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Mediocre : the dangerous legacy of white male America / Ijeoma Oluo.

Oluo, Ijeoma, (author.).

Available copies

  • 0 of 2 copies available at LARL/NWRL Consortium.
  • 0 of 2 copies available at Lake Agassiz Regional Library. (Show preferred library)

Current holds

3 current holds with 2 total copies.

Location Call Number / Copy Notes Barcode Shelving Location Status Due Date
Barnesville Public Library 305.3109 OLU (Text) 33500013324074 New Checked out 02/04/2021
Detroit Lakes Public Library 305.3109 OLU (Text) 33500013324066 New Checked out 02/03/2021

Record details

  • ISBN: 1580059511
  • ISBN: 9781580059510
  • Physical Description: vii, 318 pages ; 25 cm
  • Edition: First edition.
  • Publisher: New York : Seal Press, 2020.

Content descriptions

Bibliography, etc. Note:
Includes bibliographical references (pages 283-306) and index.
Formatted Contents Note:
Introduction: Works according to design -- Cowboys and patriots: how the West was won -- For your benefit, in our image: the centering of white men in social justice movements -- The Ivy League and the tax eaters: white men's assault on higher education -- We have far too many Negroes: white America's bitter dependency on people of color -- Fire the women: the convenient use and abuse of women in the workplace -- Socialists and quota queens: when women of color challenge the political status quo -- Go fucking play: football and the fear of black men -- Conclusion: Can white manhood be more than this?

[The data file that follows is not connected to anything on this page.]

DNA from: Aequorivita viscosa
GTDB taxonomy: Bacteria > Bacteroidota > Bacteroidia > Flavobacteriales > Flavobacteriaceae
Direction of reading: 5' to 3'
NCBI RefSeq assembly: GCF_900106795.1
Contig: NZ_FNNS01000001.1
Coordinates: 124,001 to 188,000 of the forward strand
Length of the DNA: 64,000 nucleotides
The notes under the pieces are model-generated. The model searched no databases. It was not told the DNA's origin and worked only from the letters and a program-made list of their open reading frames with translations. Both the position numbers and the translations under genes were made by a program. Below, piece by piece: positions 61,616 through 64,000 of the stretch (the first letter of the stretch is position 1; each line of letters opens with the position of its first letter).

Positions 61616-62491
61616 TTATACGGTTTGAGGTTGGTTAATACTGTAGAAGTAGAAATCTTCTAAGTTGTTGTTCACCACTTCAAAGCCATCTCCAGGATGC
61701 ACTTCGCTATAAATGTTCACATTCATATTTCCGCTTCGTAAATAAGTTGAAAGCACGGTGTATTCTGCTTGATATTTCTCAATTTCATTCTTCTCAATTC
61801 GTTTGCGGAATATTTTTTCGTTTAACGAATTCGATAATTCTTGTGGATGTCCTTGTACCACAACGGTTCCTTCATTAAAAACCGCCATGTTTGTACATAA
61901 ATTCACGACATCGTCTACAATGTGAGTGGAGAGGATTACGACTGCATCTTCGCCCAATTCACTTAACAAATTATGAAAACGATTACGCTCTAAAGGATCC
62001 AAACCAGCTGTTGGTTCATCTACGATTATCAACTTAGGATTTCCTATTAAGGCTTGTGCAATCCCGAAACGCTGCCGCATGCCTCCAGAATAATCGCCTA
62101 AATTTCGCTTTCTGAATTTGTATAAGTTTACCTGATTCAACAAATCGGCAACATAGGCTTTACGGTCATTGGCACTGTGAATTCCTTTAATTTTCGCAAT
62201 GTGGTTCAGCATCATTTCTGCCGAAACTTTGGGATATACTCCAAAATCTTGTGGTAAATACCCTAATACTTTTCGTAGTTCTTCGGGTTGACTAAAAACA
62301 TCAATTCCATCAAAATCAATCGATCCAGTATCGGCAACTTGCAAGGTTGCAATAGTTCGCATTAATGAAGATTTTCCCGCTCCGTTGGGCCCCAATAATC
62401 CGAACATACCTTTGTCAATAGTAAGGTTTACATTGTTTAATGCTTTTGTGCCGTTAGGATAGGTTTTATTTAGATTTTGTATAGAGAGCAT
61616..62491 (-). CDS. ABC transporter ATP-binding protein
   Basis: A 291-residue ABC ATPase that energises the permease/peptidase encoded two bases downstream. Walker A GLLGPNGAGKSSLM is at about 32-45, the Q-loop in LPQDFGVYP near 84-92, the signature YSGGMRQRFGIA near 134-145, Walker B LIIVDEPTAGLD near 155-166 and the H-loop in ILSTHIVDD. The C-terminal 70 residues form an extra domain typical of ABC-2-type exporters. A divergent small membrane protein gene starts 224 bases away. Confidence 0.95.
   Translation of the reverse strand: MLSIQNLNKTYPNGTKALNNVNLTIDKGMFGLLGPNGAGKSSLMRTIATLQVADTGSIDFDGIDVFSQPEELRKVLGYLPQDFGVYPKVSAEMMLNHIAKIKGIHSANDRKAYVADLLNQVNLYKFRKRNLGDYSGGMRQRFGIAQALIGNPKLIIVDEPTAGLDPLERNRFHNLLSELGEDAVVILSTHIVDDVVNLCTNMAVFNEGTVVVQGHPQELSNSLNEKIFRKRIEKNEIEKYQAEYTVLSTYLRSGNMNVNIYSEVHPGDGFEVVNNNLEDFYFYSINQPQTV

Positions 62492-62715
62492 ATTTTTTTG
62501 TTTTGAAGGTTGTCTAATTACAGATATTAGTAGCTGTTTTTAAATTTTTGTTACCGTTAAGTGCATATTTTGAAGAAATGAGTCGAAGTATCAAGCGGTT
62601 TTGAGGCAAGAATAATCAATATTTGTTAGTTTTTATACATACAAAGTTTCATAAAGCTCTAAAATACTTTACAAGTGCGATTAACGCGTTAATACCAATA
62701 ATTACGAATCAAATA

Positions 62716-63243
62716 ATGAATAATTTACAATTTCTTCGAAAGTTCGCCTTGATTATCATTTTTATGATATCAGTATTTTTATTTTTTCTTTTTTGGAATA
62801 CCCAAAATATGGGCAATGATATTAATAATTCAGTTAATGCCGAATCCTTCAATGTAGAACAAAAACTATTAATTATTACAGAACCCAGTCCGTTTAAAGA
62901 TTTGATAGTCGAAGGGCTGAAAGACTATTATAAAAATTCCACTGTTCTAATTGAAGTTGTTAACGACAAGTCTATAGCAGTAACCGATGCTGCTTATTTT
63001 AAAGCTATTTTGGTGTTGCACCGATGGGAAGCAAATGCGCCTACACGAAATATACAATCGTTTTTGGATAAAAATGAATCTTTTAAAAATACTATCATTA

Summary, etc.:
A history of American white male identity by the author of "So You Want to Talk About Race" imagines a merit-based, non-discriminating model while exposing the actual costs of successes defined by racial and sexual dominance. What happens to a country that tells generation after generation of white men that they deserve power? Oluo shows how, throughout the last 150 years of American history, white male supremacy has wrought devastating consequences for people of color, women and nonbinary people, and white men themselves. She shows that the erasure and oppression of everyone else in America causes racist and sexist behavior, and imagines the possibilities for a new white male identity, free from racism and sexism. -- Adapted from jacket.

  • Booklist Reviews : Booklist Reviews 2020 November #1
    What price does the nation pay for white male supremacy? That is the question Oluo (So You Want to Talk about Race, 2018) endeavors to answer in her new book, which delves into manifestations of such supremacy from America's attempted eradication of Indigenous people to the present-day resurgence of white nationalism. Rather than striving on a level playing field, powerful white men throughout history have done their best to ensure that women and people of color start from a place of perpetual disadvantage. Oluo draws clear lines from the mythmaking of "Buffalo Bill" Cody—who recast himself as a hero after scalping a Cheyenne warrior in a fight—to George Preston Marshall's ardent and determined resistance to desegregating his NFL team, an act of racist defiance that endured until government pressure forced a change. Oluo persuasively argues that the result of leaving power in the hands of men like Cody and Preston is not equal, fair, or even advantageous. Mediocre is an eloquent and impassioned plea for the moral and practical value of pursuing a more just future. Copyright 2020 Booklist Reviews.

Author Notes

Ijeoma Oluo is the author of the #1 New York Times bestseller So You Want to Talk About Race. Her work on race has been featured in the New York Times and the Washington Post. She has twice been named to the Root 100, and she received the 2018 Feminist Humanist Award from the American Humanist Association. She lives in Seattle, Washington.

Subject: Men, White > United States.
Male domination (Social structure) > United States > History.
Privilege (Social psychology) > United States > History.
United States > Race relations > History.
SOCIAL SCIENCE / Discrimination.
SOCIAL SCIENCE / Feminism & Feminist Theory.
Male domination (Social structure)
Men, White.
Privilege (Social psychology)
Race relations.
United States.
Genre: History.

Additional Resources